Sometimes I go on and on about the most pointless things. It’s apparent to me now that my most recent blog post was one of those times. I don’t know why I felt the need to dwell on that book’s title, for heaven’s sake, but that is what I did. Now to revisit the book itself.
Penelope Lively writes beautifully and she does so again in Consequences. The story spans several generations of women: Lorna (mother), Molly (daughter), Ruth (granddaughter) and the ways that they have influenced one another and been influenced by the artist Matt, whose brief life and briefer marriage to Lorna sets the stage for what follows. Can you call Matt the patriarch? He was the father of Molly but his early death makes him more significant for his absence rather than his presence.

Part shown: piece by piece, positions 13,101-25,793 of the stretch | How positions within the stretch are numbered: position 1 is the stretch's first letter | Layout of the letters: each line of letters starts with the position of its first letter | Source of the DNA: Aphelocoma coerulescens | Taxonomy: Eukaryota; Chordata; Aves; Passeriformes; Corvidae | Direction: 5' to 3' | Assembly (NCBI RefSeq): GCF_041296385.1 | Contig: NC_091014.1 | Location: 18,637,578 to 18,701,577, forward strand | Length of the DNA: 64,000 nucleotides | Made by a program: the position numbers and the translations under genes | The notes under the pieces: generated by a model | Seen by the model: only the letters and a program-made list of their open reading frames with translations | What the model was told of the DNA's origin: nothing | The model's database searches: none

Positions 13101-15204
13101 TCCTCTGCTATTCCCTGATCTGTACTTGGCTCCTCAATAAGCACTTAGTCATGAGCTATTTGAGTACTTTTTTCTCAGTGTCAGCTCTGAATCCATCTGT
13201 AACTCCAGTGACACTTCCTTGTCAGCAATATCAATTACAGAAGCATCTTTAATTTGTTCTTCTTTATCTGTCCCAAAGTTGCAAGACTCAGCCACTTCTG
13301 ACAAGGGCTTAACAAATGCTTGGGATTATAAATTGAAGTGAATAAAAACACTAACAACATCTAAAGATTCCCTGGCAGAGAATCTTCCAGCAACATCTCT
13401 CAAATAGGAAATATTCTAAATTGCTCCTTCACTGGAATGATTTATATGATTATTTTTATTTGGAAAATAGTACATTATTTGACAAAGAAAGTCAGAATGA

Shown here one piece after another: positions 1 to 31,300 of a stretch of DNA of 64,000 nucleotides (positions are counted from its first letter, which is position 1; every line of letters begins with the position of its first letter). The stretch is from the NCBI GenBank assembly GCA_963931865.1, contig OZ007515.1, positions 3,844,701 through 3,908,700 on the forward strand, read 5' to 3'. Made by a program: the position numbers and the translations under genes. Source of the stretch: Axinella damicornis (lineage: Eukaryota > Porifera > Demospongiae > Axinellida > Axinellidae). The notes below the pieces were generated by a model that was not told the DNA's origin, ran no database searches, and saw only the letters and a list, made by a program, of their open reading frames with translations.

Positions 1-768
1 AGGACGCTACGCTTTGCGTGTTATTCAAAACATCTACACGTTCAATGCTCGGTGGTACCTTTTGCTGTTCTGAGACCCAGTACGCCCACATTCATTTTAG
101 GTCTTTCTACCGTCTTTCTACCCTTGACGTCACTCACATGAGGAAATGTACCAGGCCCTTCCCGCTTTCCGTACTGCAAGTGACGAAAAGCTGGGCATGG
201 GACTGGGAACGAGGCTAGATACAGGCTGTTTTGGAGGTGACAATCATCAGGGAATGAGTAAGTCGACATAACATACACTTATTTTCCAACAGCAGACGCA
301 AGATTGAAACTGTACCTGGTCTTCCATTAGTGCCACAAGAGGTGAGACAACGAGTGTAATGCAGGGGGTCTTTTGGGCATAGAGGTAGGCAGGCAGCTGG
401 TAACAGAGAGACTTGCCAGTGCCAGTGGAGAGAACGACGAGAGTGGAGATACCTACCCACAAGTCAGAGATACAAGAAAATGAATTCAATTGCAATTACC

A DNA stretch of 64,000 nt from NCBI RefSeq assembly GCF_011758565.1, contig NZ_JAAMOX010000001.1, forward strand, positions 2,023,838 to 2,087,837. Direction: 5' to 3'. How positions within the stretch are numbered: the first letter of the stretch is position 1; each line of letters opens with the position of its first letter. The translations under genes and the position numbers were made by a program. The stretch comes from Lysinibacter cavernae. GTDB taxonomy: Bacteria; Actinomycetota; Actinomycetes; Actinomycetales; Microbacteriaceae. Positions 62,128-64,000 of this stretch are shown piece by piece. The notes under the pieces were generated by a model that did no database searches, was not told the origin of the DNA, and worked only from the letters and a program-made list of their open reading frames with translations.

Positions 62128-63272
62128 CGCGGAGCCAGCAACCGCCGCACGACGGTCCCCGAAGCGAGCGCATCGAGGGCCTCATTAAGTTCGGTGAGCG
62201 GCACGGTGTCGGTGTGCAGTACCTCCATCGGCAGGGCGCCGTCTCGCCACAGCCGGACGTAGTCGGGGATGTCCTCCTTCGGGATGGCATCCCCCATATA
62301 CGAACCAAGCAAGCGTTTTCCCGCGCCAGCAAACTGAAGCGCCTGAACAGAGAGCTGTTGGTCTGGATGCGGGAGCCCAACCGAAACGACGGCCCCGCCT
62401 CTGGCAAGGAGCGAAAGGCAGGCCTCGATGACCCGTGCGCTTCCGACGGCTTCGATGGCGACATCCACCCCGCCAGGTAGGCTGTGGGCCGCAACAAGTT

Consequences takes place in Britain in the 1930’s up through the present day. The momentous events of the 20th century provide a backdrop but are not the central theme. Some might call this a home-front novel rather than a war novel, and that is accurate – even Ruth in the 21st century confronts the war’s aftermath when she travels to Crete to visit the site of Matt’s death. But it is art, rather than war, that really brings everything together in this book. Matt’s murals, painted for Lorna and rediscovered by Ruth link the women to one another.
I didn’t love this book as much as I have loved some of Lively’s earlier work, especially Moon Tiger and Oleander, Jacaranda, which is a memoir of Lively’s youth in Egypt. If you are new to Penelope Lively I would start with one of them.